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Graphic by Tom Gregg

At the beginning of the Great War the armies of the major belligerents were all organized in roughly the same manner. First came the numbered field armies, consisting of a variable number of corps. The German Army in the west, for example, was organized into seven field armies, each controlling two to four corps depending on the task allotted to them. The corps was the basic tactical formation; it typically consisted of two infantry divisions plus various corps troops. These latter usually included a medium artillery regiment, a cavalry brigade, a pioneer (combat engineer) battalion, and various supply columns. The total strength of a corps was usually 50,000 to 75,000 men. Cavalry corps were similar but substantially smaller.

Except for the British Army, infantry divisions were “square divisions,” so called because they embodied two brigades, each of two infantry regiments, each regiment with three or four battalions. The infantry divisions of the British Army, which did not recognize the regiment as a tactical echelon of command, were “triangular” with three brigades of four battalions each. The division artillery usually consisted of a brigade of two regiments with a total of 48 to 54 light field guns. Divisions also included a reconnaissance element — usually a cavalry squadron or regiment — a combat engineer unit and the division trains (supply and ammunition columns). Though a few motor vehicles were to be found, most transport was horse drawn. The total strength of a 1914 infantry division was 16,000 to 20,000 men, depending on nationality. Cavalry divisions had a similar organization but a much lower strength: usually 8,000–10,000 men and 12 to 24 guns.

The accompanying graphic depicts the organization of an active infantry division of the German Army in 1914. In most respects it was similar to French and Russian infantry divisions but its artillery brigade included one battalion of 105mm howitzers. These weapons were capable of high-trajectory fire, making them far more effective against masked targets and entrenched troops than the flat-trajectory light field guns that made up the bulk of all armies’ divisional artillery. This was to give the Germans a considerable initial advantage when the fighting congealed into trench warfare. (The small British Army shared in this advantage; its infantry divisions, initially four in number, also had a howitzer battalion.)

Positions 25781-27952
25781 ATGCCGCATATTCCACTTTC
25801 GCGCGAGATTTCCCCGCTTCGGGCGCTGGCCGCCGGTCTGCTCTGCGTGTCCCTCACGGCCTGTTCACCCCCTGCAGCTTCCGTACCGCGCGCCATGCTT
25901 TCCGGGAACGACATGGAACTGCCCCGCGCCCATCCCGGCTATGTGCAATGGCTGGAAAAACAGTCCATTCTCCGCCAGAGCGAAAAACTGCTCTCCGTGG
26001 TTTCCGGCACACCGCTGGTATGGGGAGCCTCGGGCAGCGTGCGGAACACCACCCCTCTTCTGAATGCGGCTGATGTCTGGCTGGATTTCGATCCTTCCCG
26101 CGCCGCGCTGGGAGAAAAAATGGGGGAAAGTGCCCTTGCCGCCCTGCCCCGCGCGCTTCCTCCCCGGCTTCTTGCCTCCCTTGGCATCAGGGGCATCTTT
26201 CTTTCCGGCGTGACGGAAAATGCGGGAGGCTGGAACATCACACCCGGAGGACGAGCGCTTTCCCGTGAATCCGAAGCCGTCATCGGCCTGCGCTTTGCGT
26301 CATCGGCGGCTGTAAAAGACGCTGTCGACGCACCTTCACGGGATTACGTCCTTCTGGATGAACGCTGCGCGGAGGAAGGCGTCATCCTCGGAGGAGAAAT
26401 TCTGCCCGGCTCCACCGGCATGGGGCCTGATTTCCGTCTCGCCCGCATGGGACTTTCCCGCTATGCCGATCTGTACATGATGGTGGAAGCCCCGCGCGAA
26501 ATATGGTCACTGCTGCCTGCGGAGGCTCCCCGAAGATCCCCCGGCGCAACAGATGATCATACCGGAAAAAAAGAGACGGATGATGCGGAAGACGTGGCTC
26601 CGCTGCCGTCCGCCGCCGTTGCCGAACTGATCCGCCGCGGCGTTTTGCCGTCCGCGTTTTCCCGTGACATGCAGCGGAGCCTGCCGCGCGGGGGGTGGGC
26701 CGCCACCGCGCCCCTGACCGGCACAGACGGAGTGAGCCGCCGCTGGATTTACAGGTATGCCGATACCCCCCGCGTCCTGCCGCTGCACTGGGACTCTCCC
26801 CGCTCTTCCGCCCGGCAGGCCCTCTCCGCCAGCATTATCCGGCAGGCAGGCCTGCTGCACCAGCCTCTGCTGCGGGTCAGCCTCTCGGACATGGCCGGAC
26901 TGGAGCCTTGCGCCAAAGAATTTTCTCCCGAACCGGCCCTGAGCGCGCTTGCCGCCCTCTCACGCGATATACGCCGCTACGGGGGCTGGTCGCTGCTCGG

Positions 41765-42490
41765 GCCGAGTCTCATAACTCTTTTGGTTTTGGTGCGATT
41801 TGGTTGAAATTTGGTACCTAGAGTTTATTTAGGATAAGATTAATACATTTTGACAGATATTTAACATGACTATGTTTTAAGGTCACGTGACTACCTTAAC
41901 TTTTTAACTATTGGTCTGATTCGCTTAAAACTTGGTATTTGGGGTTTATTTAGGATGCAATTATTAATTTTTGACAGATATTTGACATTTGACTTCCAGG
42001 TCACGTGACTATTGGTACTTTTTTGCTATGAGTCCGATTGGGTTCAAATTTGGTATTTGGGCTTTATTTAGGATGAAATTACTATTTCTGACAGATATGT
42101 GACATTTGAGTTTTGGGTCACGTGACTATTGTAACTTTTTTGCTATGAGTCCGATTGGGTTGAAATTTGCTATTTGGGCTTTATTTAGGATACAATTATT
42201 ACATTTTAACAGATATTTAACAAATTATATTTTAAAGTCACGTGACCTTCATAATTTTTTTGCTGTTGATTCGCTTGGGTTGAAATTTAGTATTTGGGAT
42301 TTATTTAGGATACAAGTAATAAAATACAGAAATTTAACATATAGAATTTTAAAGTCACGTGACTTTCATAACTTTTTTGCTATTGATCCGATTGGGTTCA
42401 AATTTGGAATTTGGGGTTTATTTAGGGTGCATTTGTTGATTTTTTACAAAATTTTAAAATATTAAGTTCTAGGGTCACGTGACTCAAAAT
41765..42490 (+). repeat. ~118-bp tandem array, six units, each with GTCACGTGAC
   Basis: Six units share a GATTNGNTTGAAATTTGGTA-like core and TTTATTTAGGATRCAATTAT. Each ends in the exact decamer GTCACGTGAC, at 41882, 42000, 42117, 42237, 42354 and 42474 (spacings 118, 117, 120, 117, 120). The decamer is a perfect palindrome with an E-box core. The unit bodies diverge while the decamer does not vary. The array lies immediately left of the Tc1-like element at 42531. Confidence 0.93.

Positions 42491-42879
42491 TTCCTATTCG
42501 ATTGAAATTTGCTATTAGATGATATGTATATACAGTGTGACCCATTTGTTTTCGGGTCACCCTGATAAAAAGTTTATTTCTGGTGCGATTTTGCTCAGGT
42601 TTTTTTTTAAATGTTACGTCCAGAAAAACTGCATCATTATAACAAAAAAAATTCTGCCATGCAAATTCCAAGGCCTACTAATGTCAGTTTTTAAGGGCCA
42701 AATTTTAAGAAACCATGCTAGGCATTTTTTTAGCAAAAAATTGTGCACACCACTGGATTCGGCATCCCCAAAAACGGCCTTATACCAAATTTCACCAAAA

Field armies and corps sometimes has aviation squadrons attached. The aircraft were unarmed, being intended for reconnaissance only. Though many commanders doubted its value, in the 1914 campaigns the airplane proved itself invaluable, being much more effective than cavalry in the reconnaissance role.

The field armies of the belligerents embodied the divisions of the active army plus the first-line reserve divisions. The former, consisting of long-service professional soldiers and the current intake of conscripts, were maintained at “peacetime” strength; on mobilization they would take in sufficient reservists to bring all their units up to “wartime” strength. For example, the peacetime strength of a German infantry company was 150 men and its wartime strength was 270 men. The first-line reserve divisions, maintained as cadres only, were brought up to war strength on mobilization by absorbing the bulk of the most recently trained reservists. In most cases the first-line reserve divisions were slightly smaller than the active divisions, with fewer men and weapons. A first-line reserve infantry division of the German Army, for example, had only one artillery regiment with 36 light field guns.

Older reservists formed the second-line reserve units: territorial or Landwehr battalions and brigades for such duties as protecting lines of communication, guarding prisoners, garrisoning fortresses and the like. Usually they were armed with older weapons that had been superseded in the field army. In 1914, however, these reserve units often found themselves pressed into front-line service